On3 Gauge is physically HO Gauge (1:48th size relative to real), but the trains are modeled on narrow gauge train lines (the rails are closer together). This means that although O and On3 cars and locomotives are the same size, the trucks (wheels) and rails (tracks) are different between the gauges so they will not run on each other’s model railroad tracks.
The n in the On3 name stands for Narrow Gauge. Normal standard gauge in the United States, Canada and Mexico is 4 foot 8.5 inches between the rails. Any railroad with rails closer together is referred to as Narrow Gauge.
The 3 in the On3 means instead of 4 foot 8.5 inches between the rails, there is only 3 scale feet between the rails. Popular in mining and lumber railroads, the Rio Grand Southern, the Denver South Park and Pacific, the Boulder Northwestern and parts of the Colorado Southern were all 3 foot narrow gauge lines.
What is On3 Scale?
On3 O Scale
We started our design on the new O/On3 layout in September of 2018. The goal was to create a double decker or mushroom style layout. This style of layout has two working levels one at 34" above the floor and the other is 55" to 66" above the floor. The two levels have grades taking the trains from the upper to lower level and back again. We started by developing two completely different drawings. After a year of monthly meetings and drawing ideas, we settled on a design and started concentrating on one plan. The O scale layout was designed for people that have disabilities or may be confined to a wheelchair. What you see here is the fruits of our labor.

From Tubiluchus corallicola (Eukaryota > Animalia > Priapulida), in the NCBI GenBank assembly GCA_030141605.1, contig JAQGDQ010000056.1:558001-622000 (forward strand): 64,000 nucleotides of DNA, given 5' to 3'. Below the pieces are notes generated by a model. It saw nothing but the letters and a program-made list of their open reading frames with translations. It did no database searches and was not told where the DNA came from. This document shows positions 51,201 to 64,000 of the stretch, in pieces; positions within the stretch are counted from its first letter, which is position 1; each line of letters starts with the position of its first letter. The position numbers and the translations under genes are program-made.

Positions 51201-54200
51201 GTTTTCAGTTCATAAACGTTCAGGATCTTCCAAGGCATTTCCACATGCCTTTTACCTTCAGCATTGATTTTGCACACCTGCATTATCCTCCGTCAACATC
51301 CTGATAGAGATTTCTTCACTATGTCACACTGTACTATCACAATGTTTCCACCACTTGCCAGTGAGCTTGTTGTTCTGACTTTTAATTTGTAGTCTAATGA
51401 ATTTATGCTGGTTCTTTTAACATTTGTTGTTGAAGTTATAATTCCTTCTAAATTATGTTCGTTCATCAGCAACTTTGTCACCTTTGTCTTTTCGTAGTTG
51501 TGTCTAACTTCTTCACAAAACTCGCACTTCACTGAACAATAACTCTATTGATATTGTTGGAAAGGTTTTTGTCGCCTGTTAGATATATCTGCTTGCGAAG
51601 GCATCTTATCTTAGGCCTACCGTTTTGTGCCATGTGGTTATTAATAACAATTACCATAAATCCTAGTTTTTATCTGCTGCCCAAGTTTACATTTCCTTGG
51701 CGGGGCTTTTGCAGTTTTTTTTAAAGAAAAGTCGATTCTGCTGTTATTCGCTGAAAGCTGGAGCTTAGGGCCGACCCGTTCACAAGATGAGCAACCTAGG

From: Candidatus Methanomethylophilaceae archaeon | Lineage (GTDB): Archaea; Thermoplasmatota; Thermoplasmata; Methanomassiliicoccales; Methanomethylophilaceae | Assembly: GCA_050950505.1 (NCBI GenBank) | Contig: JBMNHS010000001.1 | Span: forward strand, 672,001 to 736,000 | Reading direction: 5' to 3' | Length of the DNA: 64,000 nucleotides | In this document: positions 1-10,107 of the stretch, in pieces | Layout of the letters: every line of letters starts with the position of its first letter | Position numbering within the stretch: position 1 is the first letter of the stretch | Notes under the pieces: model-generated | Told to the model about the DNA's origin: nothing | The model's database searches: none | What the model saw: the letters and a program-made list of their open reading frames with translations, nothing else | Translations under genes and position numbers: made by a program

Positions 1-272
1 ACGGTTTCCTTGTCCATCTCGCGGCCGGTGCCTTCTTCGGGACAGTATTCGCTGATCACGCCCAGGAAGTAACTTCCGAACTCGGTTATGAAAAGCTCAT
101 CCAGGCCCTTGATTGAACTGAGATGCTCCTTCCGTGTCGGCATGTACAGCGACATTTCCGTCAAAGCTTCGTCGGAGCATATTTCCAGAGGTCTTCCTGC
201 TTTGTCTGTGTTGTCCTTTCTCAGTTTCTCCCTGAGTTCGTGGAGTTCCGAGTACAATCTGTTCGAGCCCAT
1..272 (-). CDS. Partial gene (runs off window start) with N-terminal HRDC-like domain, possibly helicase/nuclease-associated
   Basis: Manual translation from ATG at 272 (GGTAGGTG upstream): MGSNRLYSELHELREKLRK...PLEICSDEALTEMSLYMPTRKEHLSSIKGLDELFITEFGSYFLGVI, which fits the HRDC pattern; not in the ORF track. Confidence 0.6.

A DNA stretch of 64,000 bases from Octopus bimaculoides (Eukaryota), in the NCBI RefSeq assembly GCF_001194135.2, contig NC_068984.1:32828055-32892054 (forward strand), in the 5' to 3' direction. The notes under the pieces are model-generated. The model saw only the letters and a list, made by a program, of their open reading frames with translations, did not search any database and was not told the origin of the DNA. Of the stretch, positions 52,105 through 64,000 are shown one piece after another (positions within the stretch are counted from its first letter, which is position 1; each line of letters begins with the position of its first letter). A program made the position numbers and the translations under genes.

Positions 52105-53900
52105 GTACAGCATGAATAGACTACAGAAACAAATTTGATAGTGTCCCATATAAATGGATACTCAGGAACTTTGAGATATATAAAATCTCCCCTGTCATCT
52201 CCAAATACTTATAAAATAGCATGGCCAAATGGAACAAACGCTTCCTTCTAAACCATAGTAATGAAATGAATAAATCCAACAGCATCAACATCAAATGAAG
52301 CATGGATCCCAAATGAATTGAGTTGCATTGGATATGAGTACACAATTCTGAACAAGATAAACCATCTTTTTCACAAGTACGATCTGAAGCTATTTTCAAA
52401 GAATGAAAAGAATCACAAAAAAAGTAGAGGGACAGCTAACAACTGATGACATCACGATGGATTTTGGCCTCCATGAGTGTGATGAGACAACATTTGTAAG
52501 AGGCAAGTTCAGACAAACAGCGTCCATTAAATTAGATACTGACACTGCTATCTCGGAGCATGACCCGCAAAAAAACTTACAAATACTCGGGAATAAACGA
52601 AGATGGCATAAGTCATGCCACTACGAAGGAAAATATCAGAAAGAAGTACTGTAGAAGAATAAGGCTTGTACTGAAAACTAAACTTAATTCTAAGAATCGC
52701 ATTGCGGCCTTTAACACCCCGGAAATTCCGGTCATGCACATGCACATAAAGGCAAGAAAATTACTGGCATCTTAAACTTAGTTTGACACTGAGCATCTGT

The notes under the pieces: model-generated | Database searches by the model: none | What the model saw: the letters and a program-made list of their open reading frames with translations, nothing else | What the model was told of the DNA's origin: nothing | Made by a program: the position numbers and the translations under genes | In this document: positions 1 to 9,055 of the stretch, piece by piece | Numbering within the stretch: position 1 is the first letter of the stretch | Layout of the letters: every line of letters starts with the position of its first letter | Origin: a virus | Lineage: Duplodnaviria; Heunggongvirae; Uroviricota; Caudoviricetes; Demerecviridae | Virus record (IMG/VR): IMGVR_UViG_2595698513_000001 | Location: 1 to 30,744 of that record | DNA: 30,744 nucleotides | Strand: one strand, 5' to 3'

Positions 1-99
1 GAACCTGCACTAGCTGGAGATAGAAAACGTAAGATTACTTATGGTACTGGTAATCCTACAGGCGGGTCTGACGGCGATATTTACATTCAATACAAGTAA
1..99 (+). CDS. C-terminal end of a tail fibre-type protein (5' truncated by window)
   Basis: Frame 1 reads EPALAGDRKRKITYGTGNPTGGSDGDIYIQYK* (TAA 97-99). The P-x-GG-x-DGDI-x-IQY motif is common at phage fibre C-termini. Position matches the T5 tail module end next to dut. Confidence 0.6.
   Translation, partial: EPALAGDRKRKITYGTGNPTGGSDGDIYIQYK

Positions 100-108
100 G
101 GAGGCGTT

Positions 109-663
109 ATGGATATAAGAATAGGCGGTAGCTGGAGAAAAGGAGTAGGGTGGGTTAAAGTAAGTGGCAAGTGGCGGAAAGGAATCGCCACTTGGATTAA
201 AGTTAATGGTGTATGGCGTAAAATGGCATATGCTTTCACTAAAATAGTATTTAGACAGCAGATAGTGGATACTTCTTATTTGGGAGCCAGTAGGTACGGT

The design takes us back to the early 1950's in the Colorado Mountains. In the early 1950's steam engines were losing ground to first early generation diesels. By late 1955, the steam engine was virtually gone. On the layout, our trip on the standard gauge begins in Denver and makes its way south down the front range of the Rockies. At Pueblo, CO the train turns west up the Royal Gorge on the Arkansas River to Salida, CO where the Standard gauge train meets the Narrow Gauge.
A word on track gauges, Standard gauge is what we all see in our daily lives; it is 4' 8 1/2" between the rails. Narrow gauge would be 3' between the rails. 3' was used up in the higher elevation mountains because it was cheaper to build and could make much sharper curves. In the railroad town of Salida, a passenger could disembark off the standard gauge train to the narrow gauge passenger train. From Salida, a passenger had access to all of Southwest Colorado and down to Santa Fe, NM via the narrow gauge. There are several destinations on the narrow gauge in this layout.